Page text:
Premier League clubs have broken their transfer spending record for a season in the summer window alone. Estimates from Deloitte’s sports business group show gross spending this summer of £1.9bn, surpassing by £487.8m the previous record, spent across the summer and January windows of the 2017-18 season.
According to Deloitte, the gross spend is 67% higher than the previous summer transfer window’s £1.1bn and 34% higher than the previous record (summer 2017’s £1.4bn). “The 2022-23 season already has the highest transfer spend since the two-window season began, exceeding the previous record by 3% (2017-18’s £1.86bn),” the group said.
New ownership acted as a catalyst for increased spending, with Chelsea spending more than any other Premier League club. They spent £157.8m more than they did last summer (2022’s £255.3m; 2021’s £97.5m) and £53.3m more than the next biggest spenders (Manchester United’s £202m).
Liverpool’s and Manchester United’s respective moves for the forwards Darwin Núñez and Antony are the most expensive of this summer, both worth about £85m, and Chelsea signed Wesley Fofana from Leicester for an initial £70m.
Zal Udwadia, assistant director in Deloitte’s sports business group, said earlier in the window: “You’ve got the return of fans in full force and new broadcast deals coming into play, you’ve really got clubs with high amounts of confidence and certainty going into this window.
“You’ve got a new broadcast cycle that’s starting, where the international portion of the rights have exceeded domestic rights for the first time, and that really again highlights the global appeal of the Premier League.”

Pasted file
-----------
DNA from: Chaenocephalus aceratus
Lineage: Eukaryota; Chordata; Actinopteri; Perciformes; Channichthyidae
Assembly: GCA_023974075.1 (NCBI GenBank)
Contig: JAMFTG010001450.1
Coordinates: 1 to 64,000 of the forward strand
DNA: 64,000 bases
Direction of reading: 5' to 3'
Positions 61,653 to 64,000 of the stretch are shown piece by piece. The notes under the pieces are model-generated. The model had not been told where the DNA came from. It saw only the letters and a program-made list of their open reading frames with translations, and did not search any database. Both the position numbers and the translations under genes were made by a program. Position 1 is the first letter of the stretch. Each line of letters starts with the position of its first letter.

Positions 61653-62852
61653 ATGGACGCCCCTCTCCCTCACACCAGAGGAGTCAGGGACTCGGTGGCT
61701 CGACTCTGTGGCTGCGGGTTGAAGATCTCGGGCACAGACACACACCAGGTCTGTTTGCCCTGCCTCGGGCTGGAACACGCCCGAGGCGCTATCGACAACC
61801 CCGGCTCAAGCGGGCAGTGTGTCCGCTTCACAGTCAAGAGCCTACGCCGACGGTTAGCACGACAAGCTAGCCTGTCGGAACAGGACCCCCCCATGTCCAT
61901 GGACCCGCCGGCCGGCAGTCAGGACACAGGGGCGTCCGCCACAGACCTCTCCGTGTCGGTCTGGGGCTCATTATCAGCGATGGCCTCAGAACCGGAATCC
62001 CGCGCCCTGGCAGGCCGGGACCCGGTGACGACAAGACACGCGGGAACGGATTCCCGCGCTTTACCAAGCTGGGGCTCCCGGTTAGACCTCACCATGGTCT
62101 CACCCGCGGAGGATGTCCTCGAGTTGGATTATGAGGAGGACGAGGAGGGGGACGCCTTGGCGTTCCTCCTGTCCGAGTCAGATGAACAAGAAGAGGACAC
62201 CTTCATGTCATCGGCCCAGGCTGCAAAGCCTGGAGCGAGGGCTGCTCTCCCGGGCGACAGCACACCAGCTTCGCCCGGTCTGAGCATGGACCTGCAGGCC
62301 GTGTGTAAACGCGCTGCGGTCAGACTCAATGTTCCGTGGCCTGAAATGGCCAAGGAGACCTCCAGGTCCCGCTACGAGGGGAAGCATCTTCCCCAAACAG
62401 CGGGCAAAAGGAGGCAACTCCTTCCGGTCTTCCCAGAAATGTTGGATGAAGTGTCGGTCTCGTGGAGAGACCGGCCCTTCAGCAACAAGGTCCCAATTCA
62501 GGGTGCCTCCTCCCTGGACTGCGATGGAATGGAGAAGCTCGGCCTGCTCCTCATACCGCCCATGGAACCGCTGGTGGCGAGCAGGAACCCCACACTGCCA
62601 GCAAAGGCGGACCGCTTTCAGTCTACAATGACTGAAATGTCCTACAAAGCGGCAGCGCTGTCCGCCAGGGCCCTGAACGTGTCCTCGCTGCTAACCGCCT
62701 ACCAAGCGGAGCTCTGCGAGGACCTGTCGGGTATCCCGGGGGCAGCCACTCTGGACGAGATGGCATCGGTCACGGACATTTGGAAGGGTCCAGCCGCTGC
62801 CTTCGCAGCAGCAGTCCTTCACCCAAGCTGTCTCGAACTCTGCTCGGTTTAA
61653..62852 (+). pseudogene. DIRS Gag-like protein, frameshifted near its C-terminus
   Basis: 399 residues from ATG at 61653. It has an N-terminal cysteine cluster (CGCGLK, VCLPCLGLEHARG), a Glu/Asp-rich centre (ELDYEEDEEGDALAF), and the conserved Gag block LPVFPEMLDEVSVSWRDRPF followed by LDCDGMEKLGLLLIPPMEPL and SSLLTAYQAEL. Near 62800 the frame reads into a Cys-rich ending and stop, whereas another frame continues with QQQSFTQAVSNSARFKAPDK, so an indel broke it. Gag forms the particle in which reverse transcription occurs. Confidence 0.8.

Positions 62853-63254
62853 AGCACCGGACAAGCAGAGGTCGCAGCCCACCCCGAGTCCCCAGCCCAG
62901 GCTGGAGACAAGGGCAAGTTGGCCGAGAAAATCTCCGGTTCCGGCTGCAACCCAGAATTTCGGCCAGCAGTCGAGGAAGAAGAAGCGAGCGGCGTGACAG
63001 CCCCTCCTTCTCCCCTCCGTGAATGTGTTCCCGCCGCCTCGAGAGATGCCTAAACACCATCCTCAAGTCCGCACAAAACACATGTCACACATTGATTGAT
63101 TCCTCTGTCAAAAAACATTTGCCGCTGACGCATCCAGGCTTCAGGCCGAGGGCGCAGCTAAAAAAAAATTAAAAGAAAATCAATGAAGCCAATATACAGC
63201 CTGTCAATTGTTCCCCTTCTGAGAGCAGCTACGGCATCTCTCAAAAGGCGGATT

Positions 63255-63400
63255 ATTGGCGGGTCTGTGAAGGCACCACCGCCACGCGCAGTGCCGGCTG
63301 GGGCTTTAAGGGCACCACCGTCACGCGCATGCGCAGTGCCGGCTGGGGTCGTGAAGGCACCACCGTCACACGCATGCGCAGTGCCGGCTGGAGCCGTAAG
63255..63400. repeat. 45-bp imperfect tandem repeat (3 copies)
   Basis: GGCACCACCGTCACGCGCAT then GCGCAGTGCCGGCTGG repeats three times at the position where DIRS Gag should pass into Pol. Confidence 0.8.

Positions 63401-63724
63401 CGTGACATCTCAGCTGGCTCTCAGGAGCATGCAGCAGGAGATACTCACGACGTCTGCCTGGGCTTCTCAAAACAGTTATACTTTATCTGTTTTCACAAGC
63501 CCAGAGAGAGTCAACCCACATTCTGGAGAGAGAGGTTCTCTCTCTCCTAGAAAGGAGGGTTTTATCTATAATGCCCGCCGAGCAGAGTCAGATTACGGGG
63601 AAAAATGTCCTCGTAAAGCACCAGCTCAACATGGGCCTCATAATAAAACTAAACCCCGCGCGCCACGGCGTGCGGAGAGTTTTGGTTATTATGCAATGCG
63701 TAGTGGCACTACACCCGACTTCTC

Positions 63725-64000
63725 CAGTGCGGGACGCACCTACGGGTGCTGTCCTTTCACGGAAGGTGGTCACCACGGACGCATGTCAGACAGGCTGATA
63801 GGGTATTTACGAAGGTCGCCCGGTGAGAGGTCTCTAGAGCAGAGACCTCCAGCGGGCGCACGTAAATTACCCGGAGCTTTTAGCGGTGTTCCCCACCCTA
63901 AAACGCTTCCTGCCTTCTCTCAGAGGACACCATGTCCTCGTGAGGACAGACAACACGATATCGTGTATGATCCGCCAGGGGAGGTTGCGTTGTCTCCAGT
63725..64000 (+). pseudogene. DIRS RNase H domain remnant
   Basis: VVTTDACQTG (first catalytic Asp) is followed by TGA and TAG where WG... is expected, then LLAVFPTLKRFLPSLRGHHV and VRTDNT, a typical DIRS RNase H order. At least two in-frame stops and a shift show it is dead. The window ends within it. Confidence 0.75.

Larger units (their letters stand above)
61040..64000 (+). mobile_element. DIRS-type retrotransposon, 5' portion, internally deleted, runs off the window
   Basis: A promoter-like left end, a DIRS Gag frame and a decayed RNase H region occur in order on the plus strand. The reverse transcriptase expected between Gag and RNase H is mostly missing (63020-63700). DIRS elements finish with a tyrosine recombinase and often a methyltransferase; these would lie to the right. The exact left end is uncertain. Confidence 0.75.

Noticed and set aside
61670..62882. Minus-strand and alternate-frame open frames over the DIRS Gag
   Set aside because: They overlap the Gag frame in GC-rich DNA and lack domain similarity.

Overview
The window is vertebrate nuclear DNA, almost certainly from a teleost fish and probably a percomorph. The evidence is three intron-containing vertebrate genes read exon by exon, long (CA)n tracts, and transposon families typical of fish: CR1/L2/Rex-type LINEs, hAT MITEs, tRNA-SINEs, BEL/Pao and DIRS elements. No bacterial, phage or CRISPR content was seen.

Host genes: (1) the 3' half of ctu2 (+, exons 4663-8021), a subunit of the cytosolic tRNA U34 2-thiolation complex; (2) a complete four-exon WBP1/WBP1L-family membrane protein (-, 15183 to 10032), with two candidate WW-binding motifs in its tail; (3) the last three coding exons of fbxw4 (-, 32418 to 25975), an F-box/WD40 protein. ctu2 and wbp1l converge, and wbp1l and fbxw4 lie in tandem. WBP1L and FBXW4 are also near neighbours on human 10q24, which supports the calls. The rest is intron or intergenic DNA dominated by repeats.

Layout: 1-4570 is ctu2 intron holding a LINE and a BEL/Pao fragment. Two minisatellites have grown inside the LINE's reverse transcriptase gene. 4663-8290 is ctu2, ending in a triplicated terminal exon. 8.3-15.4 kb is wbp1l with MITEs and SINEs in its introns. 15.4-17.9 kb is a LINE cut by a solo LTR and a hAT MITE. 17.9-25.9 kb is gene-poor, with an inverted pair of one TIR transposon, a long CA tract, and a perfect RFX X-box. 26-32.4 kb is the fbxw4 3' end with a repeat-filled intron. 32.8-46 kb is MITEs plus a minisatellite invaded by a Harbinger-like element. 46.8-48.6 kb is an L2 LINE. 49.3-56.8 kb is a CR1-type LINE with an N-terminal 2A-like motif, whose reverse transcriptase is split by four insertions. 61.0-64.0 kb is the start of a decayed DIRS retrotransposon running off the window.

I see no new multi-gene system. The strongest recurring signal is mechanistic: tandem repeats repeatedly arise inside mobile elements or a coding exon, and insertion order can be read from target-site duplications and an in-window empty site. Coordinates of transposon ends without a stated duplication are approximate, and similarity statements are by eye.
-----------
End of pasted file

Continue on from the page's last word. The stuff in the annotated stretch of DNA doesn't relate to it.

Premier League clubs signed 19 players from Football League clubs, up from six in summer 2021, with 68% of these players signed for a fee.
This summer’s window also saw a different demographic of clubs among the top spenders compared with previous years, with Nottingham Forest recording a gross spend of £126m, marking only the third time Deloitte has reported any club spending more than £100m upon promotion to the Premier League (Aston Villa, 2019: £124.9m; Fulham, 2018: £104.3m).
Udwadia said: “The ‘big six’ clubs [are] spending to solidify or break into those four Champions League spots, you’ve got another group spending to try and break into European football and reap the rewards that brings, and you’ve got a whole tier of clubs who are spending just to stay in the Premier League, because the cost of relegation is so high.”